I'm not sure of your experience level as a trainer, but I would be careful with this. If he gets too worried about correction and his marking suffers for it, are you willing to try and work through that? It may take a while. If you make your point and get the statue-like steadiness you seem to want and he starts to whine, are you ready to deal with that? These are only examples of what I have seen other trainers dealing with, not necessarily what your dog might do.

    All I'm saying is 'look before you leap'. The decision is yours and yours only. Good luck as you move forward and enjoy working with your dog. -Paul
    Last edited by paul young; 09-29-2019 at 11:15 AM.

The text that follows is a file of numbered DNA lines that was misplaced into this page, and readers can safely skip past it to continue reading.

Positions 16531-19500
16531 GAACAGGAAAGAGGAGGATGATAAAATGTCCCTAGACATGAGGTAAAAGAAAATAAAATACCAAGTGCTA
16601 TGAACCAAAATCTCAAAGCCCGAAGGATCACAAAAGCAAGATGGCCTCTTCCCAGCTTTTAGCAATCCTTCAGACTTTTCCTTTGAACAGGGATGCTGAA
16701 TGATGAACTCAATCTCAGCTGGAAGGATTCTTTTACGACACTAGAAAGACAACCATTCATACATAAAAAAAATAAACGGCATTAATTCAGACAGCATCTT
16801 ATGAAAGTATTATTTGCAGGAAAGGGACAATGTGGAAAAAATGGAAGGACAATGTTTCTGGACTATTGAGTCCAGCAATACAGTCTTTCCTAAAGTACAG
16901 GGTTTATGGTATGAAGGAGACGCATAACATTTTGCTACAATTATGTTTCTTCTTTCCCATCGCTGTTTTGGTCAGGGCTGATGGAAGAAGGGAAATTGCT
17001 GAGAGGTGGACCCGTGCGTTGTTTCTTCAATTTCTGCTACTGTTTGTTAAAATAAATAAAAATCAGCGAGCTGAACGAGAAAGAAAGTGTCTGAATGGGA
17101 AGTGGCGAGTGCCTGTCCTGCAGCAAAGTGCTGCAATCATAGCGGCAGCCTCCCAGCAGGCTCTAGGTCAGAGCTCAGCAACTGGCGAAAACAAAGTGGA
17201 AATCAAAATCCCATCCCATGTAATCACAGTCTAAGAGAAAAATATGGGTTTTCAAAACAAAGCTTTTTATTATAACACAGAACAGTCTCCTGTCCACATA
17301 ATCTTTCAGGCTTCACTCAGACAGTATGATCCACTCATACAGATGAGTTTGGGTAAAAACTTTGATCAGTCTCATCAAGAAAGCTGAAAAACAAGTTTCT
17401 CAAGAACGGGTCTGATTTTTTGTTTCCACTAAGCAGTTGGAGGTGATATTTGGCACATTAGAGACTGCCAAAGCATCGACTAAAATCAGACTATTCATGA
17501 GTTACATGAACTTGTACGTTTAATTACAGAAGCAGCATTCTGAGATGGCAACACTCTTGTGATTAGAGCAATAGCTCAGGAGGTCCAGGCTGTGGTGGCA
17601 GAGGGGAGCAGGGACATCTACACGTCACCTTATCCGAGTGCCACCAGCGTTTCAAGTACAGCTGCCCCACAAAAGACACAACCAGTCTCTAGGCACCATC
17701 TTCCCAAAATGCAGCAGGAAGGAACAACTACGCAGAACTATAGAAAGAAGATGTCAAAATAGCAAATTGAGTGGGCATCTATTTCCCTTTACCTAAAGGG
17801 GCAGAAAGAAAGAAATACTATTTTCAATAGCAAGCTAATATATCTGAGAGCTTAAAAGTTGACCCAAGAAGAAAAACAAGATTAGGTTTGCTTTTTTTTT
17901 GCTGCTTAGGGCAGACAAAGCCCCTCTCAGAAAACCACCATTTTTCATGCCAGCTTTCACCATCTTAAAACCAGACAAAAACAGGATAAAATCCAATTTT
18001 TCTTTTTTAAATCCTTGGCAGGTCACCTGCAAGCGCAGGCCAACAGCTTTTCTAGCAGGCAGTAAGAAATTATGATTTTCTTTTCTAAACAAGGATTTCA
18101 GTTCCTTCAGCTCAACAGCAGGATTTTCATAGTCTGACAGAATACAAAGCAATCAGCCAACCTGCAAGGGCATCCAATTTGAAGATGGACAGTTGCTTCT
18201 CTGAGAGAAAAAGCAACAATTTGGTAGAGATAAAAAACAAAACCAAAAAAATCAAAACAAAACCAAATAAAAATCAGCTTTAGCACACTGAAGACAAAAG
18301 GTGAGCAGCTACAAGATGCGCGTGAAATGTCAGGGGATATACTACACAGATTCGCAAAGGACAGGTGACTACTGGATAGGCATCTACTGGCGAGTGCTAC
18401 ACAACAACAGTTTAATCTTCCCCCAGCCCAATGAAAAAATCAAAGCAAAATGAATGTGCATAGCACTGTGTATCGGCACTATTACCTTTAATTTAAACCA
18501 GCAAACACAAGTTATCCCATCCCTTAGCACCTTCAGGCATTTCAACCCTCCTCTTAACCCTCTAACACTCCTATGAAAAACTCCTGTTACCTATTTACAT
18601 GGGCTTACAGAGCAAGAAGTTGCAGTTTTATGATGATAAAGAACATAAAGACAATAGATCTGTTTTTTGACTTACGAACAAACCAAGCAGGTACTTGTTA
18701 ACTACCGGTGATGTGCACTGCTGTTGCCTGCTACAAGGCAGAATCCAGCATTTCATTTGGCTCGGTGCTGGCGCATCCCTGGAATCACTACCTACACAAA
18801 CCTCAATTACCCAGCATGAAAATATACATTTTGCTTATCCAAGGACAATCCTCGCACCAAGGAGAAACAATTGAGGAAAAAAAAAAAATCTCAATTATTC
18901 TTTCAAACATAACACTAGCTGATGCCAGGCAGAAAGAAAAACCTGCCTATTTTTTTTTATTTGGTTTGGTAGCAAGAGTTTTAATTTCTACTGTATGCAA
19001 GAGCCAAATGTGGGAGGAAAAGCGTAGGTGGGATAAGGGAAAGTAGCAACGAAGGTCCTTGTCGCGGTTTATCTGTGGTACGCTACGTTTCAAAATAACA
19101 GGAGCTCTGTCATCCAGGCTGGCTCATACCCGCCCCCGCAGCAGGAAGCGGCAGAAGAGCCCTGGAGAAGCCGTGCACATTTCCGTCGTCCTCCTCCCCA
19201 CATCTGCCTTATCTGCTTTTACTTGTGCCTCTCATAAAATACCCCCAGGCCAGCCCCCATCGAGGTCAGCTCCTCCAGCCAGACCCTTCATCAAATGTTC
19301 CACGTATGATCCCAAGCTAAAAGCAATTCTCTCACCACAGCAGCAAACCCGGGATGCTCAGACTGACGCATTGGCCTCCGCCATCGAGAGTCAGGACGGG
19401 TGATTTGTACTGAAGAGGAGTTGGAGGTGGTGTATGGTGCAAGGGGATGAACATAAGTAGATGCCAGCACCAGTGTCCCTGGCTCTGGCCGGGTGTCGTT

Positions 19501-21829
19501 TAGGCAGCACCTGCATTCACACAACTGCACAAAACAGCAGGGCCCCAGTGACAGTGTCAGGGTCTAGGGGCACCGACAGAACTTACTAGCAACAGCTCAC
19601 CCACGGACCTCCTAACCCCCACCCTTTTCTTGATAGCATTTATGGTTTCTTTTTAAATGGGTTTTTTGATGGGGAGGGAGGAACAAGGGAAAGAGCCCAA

there's no good reason to fatten up a retriever.

  9. #7
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    Quote Originally Posted by tigerfan View Post
    Quote Originally Posted by Birdboy88 View Post
    Do you think that simply denying the retrieve without a correction of sorts will get the message across to him that the bouncing behavior is not ok? If I tell him “mark” and he starts bouncing (which is usually the case) or the gunner throws the mark and he starts bouncing then how do I tell him that’s not ok. Do I just tell the gunner to pick up the mark and the dog will make that connection? Or am I gonna have to start by using light pressure whether stick or collar to reinforce “sit”, then deny the retrieve and just have to except that his marking may suffer? ( atleast temporarily, but hopefully not permanently). It’s my fault I let this develop. My dilemma
    Denying the retrieve IS THE BIGGEST CORRECTION you can give to a dog like this.
    It is also the most effective way to address it IMHO.

    That being said your dog is now year-and-a-half-old and that may be a young dog chronologically speaking, but if he has had a lot of marks this habit may be ingrained.